- those who have given their lives in the service of their country,
- all who have served and those who have suffered as a result of conflict,
- others who for specific or appropriate reasons are commemorated on the site.
The 50,000 trees around the site are planted in varying patterns as memorial to a whole range of organisations and individuals. There is an avenue of chestnuts funded by all the police forces in the UK. Included are trees grown from conkers collected at Drayton Manor, home of Sir Robert Peel. There are memorials to regiments, to campaigns and to prisoners of war.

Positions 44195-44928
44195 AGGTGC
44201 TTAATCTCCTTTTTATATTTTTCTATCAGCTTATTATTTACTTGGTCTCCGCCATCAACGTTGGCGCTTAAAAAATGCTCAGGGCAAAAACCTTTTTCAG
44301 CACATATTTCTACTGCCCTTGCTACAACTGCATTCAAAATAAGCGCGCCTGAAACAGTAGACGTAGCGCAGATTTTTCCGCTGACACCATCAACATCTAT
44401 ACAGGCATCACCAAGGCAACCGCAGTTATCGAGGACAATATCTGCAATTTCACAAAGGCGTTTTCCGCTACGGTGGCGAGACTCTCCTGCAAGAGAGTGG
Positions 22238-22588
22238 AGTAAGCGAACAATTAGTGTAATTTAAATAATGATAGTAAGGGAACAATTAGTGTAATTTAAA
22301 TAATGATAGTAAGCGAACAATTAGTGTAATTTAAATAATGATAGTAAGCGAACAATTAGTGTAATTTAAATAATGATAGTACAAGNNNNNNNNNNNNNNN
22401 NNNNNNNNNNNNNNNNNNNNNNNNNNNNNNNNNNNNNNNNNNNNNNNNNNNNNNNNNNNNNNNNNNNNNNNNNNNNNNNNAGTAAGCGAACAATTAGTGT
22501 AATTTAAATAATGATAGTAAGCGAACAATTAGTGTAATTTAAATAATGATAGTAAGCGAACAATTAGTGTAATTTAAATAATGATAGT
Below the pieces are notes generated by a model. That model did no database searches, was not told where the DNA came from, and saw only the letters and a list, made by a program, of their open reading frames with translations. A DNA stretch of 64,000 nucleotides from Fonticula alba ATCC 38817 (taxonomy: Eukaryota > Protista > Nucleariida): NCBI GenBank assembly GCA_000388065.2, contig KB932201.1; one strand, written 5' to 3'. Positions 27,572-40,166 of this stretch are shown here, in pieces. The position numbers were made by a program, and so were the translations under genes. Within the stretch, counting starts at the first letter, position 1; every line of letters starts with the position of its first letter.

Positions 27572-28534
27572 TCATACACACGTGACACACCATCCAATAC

On a mound in the centre is the Armed Forces Memorial, a stone circle engraved with the names of all the members of the forces who have given their lives since World War 2. The Memorial has slits in two of the walls. These are aligned so that a shaft of sunlight will fall on the central wreath sculpture at the eleventh hour of the eleventh day of the eleventh month.
Two things were particularly moving: firstly, the blank walls waiting for names. The second was finding the name of David Tinker, brother of a neighbour, who was killed on the last day of the Falklands War. His father published a book of David's poems and letters from the Falklands; Mark has given me a copy.